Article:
St Mary’s Church in Monmouth took part in the European Heritage Open Doors event on the weekend of 9-10 September.
The annual celebration offers both local people and visitors alike the chance to explore the hidden treasures of Wales’s culture and history.
The parish of St Mary’s in Monmouth is the earliest post-Reformation Catholic public place of worship to be permitted in Wales.
It was designated a Grade II listed building in 1974 and is one of 24 building on the Monmouth Heritage Trail.
After the sixteenth century, Monmouth was a centre for recusancy and in 1773 the town had one of the highest proportions of Catholics in England and Wales.
The church is noted for its association with St John Kemble who was a missionary in Monmouthshire and Herefordshire. He was martyred at Hereford on 22 August 1679. The parish organises a pilgrimage to his grave on the nearest Sunday to the date of his death.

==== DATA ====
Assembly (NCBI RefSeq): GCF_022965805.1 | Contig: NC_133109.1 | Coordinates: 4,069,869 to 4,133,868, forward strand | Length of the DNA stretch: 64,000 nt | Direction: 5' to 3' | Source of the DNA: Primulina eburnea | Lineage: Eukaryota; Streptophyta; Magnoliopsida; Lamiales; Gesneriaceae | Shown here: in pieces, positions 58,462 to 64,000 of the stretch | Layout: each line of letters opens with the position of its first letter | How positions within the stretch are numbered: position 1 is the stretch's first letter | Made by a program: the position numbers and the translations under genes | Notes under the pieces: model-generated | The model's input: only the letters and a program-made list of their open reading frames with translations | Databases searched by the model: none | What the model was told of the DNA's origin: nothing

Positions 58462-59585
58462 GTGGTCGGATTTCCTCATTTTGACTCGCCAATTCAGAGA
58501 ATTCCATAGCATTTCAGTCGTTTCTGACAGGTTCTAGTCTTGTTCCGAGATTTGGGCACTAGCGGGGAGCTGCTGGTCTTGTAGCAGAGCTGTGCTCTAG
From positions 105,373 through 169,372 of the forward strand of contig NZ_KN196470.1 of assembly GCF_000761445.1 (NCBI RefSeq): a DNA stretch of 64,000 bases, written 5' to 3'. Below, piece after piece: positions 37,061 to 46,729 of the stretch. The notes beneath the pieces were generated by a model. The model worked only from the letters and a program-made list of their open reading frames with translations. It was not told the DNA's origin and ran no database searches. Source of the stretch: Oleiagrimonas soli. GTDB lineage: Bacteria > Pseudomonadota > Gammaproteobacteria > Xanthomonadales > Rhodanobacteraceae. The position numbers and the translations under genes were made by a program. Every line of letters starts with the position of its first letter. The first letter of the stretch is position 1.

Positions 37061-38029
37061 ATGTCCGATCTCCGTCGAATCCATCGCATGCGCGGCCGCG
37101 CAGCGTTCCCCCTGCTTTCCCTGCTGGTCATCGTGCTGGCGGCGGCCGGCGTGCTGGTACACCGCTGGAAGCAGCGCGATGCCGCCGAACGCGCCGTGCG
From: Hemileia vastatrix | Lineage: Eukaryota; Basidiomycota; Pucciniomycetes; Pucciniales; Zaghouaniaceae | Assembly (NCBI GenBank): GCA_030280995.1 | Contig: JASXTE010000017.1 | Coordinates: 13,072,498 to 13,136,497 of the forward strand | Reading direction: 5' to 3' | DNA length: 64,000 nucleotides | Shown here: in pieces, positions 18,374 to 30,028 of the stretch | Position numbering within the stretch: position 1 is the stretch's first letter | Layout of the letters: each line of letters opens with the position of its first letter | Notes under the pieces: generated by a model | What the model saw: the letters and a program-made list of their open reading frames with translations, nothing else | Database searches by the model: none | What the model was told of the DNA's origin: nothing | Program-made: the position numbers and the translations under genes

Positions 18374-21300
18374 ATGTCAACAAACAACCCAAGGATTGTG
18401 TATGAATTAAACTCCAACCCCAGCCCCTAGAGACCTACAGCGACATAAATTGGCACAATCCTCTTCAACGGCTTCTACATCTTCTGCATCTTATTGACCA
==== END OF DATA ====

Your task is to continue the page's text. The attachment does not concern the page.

The church also includes an altar dedicated to the saint’s memory, which was used for the celebration of Mass during Penal times at Pembridge Castle. The altar consists of two benches that could be separated to disguise its purpose.
The parish displayed its fourteenth century processional cross, an embroidered red chasuble dating from around 1502, a hinged cross from the seventeenth century, thought to be of Spanish origin over the weekend.
This year, as part of the Open Doors event and as part of the Jubilee Year of Mercy, St Mary’s also displayed a Lampedusa Cross on the sanctuary to raise awareness of the refugee crisis.
Visitors were offered prayer cards to write their personal messages of hope to be shared with refugees.